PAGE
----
For more hardcore fitness lovers concerned about accuracy, they can just upsell themselves to the Apple Watch Ultra 2. Problem solved!

Waiting on a trend-setter

The Apple Watch Ultra 2 on a wrist, while the hand uses a gesture control

(Image credit: Apple)

I don't think it's fair to expect people who live in urban sprawls or woodland areas to spend $800 on the Apple Watch Ultra 2 just for more accurate location tracking. Not when the $200 Amazfit GTR 4, $230 COROS PACE 3, and $350 Garmin Forerunner 255 all offer dual-band positioning. 

Yes, you can just buy a fitness smartwatch if that matters to you. But I've received several emails and comments from readers of my Garmin reviews saying they like all of the fitness tools but just can't give up on the smarts and deep phone integration you get with an Apple or Samsung watch.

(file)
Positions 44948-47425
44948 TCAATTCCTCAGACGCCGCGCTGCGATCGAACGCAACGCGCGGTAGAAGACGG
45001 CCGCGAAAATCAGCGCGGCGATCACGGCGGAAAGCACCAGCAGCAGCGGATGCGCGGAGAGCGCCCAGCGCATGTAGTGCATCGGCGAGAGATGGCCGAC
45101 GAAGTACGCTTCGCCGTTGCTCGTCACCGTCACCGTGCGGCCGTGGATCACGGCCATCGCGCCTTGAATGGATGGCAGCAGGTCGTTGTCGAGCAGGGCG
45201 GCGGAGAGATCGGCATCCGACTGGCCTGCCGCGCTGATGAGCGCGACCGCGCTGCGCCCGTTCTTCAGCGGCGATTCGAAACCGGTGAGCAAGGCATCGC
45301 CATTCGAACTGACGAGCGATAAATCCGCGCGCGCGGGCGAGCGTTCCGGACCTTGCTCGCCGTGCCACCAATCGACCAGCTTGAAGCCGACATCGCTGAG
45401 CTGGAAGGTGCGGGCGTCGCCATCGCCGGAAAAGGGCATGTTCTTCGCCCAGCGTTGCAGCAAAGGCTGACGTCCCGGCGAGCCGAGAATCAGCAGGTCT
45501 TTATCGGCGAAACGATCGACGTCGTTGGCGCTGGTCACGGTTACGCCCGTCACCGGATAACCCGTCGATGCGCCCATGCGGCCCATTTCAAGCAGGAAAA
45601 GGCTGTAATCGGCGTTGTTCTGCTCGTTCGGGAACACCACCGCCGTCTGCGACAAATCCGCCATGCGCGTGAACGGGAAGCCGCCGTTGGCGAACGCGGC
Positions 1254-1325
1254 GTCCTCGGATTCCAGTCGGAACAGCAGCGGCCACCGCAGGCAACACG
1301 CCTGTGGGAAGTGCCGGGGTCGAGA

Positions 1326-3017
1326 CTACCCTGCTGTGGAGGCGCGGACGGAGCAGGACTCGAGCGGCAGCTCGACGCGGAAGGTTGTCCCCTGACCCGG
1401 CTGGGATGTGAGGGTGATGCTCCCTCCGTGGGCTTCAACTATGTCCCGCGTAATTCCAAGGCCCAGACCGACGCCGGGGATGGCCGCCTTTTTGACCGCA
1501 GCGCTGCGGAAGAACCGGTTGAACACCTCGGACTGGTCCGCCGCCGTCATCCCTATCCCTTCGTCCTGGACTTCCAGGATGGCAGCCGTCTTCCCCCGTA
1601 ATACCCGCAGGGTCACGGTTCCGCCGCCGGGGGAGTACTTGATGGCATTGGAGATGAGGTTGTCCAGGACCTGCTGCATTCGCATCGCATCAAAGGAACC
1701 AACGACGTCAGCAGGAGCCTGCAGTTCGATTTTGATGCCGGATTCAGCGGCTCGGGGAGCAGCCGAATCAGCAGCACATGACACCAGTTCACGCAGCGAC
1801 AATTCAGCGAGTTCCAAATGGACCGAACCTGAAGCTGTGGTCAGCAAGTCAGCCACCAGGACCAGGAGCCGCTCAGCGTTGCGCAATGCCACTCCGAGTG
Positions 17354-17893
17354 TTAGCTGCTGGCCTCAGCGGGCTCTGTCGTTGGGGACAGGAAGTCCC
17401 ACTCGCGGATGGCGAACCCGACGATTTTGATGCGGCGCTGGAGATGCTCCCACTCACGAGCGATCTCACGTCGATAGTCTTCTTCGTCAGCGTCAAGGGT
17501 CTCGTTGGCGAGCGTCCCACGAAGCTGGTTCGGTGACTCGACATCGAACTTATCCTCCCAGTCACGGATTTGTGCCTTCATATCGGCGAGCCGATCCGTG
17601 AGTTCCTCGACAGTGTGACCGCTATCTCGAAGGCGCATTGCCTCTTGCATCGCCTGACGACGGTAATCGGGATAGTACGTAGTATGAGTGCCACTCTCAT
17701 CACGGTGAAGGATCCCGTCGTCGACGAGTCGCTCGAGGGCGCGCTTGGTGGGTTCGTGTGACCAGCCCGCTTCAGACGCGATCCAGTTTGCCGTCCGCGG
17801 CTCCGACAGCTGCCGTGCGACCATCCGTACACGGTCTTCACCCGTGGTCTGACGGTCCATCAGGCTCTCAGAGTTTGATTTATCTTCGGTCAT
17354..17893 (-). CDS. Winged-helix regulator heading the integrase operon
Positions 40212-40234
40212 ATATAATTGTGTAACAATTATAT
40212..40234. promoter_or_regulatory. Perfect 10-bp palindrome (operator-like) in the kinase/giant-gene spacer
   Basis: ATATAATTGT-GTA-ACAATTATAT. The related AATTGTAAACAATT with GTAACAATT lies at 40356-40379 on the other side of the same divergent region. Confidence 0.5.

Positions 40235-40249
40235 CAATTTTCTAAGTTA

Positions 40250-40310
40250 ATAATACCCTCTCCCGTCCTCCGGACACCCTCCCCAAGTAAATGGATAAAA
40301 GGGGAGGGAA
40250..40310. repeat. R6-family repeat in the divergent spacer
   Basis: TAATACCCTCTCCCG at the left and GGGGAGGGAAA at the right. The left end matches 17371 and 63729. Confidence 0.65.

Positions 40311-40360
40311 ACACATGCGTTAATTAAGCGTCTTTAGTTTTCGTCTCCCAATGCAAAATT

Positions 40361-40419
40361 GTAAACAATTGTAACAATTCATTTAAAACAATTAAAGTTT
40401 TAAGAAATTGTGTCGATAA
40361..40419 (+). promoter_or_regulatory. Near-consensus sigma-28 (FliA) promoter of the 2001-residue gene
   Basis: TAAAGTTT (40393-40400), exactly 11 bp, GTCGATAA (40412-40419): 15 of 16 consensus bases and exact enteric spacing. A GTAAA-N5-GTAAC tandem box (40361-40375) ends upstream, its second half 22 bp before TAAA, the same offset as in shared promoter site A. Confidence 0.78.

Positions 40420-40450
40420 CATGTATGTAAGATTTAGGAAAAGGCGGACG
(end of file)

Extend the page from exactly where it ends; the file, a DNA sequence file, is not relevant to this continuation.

Location accuracy shouldn't be a niche tool; it should be the norm.

And location accuracy matters! Most GPS-only watches I've tested tend to underreport my distance, so if I want to run a 5K-length practice run, it'll tell me to run an extra minute just to hit that distance compared to a dual-band watch. That skews my results, pushing me to run harder than intended to hit my target pace and then giving me a lower VO2 Max score because I worked so hard for a "slow" result.

This also applies to every Wear OS watch. The Galaxy Watch 6 disappointed me for location accuracy, and I'll be genuinely surprised if the upcoming Pixel Watch 2 with built-in Fitbit can search for L5 satellites. They're all coasting along, waiting for someone else to make the first move.